His series Promise Me a Land is indeed a subjective reportage mixing portraits and landscape photographs “where I try to explore that relationship in a very special place, Israel. My gamble is to leave the conflicts aside and explore the territory that hosts both the Israeli and the Palestinians, who share the same climate, the same landscapes and the same light. During my trips I felt that the bond these populations have with their land is incandescent—their dreams, their identities, their fights, everything has to do with the territory. I decided to document the region through pictures and interviews I made to the locals (and recorded).”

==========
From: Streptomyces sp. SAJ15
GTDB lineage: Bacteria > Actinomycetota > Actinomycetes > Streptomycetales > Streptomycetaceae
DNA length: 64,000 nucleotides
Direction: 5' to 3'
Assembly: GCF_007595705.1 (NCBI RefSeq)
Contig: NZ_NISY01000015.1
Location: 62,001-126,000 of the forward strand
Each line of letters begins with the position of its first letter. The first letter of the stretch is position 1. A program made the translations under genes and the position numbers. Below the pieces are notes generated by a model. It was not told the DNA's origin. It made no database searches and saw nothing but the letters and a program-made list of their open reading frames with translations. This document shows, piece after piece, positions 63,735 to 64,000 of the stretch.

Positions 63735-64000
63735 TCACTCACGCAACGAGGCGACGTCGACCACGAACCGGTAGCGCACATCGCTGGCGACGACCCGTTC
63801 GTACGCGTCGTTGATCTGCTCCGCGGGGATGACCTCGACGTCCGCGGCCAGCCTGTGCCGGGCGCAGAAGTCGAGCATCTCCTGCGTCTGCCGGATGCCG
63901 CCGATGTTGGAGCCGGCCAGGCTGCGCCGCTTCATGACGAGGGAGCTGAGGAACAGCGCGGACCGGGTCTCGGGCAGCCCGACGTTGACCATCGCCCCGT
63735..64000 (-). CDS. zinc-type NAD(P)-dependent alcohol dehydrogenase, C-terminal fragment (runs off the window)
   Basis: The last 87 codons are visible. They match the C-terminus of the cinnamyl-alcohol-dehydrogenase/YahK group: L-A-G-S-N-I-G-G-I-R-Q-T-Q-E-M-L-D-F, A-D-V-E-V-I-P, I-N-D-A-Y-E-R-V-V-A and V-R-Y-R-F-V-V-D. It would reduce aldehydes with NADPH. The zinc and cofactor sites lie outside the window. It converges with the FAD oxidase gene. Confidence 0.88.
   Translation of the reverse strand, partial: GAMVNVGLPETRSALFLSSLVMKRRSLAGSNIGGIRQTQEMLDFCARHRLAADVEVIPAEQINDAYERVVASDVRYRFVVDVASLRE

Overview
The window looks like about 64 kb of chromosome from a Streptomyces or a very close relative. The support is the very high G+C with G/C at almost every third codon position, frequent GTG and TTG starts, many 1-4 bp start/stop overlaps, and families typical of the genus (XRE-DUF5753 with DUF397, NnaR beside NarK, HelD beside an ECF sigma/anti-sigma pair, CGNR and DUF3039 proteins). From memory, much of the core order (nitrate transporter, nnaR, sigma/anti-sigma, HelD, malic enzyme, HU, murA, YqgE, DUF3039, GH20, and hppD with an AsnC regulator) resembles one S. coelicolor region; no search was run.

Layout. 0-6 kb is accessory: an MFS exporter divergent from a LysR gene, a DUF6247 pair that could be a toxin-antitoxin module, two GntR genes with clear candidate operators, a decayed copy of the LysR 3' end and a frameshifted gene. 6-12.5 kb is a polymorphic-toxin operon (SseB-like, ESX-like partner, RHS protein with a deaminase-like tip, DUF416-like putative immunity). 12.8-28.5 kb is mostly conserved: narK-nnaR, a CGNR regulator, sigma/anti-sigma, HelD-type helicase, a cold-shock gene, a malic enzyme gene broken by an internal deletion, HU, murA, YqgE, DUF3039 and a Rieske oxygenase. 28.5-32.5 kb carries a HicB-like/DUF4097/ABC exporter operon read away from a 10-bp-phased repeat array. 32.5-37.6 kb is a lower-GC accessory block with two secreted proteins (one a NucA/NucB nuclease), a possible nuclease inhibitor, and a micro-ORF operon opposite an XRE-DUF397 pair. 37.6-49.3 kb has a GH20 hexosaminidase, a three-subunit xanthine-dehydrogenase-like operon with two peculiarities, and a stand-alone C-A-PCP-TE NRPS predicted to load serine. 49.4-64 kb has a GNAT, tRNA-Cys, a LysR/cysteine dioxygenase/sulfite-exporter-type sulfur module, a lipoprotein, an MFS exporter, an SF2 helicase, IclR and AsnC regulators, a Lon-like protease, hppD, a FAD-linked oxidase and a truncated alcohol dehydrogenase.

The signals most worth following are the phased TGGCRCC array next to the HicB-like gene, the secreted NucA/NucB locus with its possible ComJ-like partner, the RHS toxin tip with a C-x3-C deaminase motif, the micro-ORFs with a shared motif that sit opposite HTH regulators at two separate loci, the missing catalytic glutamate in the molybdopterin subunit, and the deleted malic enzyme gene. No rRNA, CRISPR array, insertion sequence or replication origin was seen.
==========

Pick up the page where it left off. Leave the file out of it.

My intent was to focus away from the stifling political situation,” Clement explains. “In Israel you can find the highest number of journalists per square meter—nearly everything about the region’s conflicts and geopolitical issues has already been explained! I wanted to do something more personal, something about my own experience of the territory. I felt that I had to go back to the roots, to how the locals feel and live in the “promised land”, what hopes and dreams they have. I tried to take a step back from the news level and focus on the individual people, their stories, their attachment to the territory.”